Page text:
The famous Puppet Museum in Jakarta is also known as Wayang Museum. It provides a spectacular display of different kinds of Indonesian puppet collected from all over the archipelago. The term “wayang” generally refers to puppet theater or the puppet used in the performance. The art is rooted deep in Indonesian culture, with the earliest account of wayang being recorded in 930 CE.
Among the different kinds of wayang, one of the most popular is “wayang kulit” or shadow puppetry, a show that employs the use of light and shadows. It uses two-dimensional puppets usually made of buffalo hide and propped up on bamboo sticks. A lamp is placed behind the puppets so that their shadows are cast on a white cotton cloth, and the audience watches the show on the other side of the cloth. The story is narrated by a Dalang.
To preserve and promote this old Javanese form of storytelling, which is still being practiced at present, Indonesian Ministry of Education and Culture inaugurated the Puppet Museum on August 13, 1975. When you visit the museum, you will be greeted at the entrance by two traditional puppets called ondel-ondel. The museum showcases a spectacular collection of over 5,000 puppets gathered from Java, Sumatra, Bali, Lombok, and Sunda in Indonesia and also from different parts of the world like England, France, Malaysia, India, Thailand, Vietnam, and the United States.
Aside from puppets, the museum also displays wayang paintings and sculptures, as well as various materials and equipment used in shadow puppetry and other kinds of wayang, such as wayang suket, wayang golek, and wayang beber. Wayang suket is shadow puppetry that uses puppets made of grass. It is often employed in storytelling for children. Wayang golek involves the use of wooden rod puppets. Its origin is believed to have come from China. Wayang beber uses scrolls instead of puppets. The story is illustrated in a scroll, and a person narrates the story as the scroll is being unrolled before the audience.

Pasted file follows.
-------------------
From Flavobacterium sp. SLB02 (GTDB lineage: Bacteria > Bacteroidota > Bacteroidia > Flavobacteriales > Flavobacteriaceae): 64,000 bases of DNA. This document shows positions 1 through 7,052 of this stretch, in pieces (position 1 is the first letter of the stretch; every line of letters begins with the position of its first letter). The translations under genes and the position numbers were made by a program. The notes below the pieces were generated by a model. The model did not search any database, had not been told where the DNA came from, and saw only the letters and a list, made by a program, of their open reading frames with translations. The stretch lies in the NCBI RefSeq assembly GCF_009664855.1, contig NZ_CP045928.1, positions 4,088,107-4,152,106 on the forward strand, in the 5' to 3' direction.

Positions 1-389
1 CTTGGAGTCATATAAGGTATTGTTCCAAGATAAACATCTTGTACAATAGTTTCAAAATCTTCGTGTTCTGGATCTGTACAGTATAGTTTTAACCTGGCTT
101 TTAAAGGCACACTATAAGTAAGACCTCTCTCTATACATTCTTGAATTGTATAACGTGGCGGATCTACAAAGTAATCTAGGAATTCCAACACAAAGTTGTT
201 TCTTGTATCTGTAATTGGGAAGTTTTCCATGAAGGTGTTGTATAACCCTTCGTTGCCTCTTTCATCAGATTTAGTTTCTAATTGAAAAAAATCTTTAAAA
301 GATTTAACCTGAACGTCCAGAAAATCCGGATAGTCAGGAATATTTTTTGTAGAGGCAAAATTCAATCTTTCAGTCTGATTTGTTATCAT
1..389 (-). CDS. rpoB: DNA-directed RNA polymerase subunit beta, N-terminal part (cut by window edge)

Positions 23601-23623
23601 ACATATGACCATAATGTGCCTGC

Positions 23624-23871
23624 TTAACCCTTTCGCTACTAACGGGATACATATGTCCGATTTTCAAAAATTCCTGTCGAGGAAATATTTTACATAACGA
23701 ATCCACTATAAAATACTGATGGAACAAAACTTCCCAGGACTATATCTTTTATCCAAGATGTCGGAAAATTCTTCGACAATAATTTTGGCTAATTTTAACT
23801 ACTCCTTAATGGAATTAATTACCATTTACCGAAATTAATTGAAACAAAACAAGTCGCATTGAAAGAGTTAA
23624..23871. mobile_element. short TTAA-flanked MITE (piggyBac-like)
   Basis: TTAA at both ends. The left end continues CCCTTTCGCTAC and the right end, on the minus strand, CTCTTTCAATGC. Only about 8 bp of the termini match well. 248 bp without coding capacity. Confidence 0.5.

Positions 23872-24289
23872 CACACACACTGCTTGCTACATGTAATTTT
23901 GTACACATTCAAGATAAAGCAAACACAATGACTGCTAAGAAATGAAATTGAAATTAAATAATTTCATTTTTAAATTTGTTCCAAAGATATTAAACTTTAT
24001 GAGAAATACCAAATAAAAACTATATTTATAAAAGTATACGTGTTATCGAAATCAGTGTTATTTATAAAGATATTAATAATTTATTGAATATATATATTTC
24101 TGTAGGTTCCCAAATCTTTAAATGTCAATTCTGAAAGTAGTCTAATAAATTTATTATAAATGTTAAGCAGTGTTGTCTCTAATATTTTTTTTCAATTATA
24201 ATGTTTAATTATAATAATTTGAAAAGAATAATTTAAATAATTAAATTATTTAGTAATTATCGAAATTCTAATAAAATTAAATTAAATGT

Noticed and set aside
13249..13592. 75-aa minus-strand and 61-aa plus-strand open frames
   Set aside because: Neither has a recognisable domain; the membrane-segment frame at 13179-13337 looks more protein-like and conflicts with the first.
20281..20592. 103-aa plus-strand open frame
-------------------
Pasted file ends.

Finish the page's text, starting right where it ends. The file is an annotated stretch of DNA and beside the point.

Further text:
The ground where the museum now stands is where the old Dutch reformed church used to be before it was devastated by an earthquake in 1808. In 1912, a warehouse was built on the same place. The Dutch renovated the warehouse in 1938 to make it conform with their architectural taste, and this building now houses the Puppet Museum. The building has an area where seminars and trainings on shadow puppetry are held. The museum’s garden, which used to be the yard of the old church, still holds the remains of Jan Pieterszoon Coen, former Governor-General of the Dutch East Indies.
The Puppet Museum is a worthwhile visit, as it gives you an insight and a taste of the old yet persistent practice of telling stories through puppetry shows. You can catch wayang kulit performances every Sunday at 10 am. The museum is located at Jl Pintu Besar Utara No. 27, Jakarta Kota. It is open every day except Monday from 9 am to 3 pm. If you want to watch the shows, it is better if you call them first to confirm the schedule.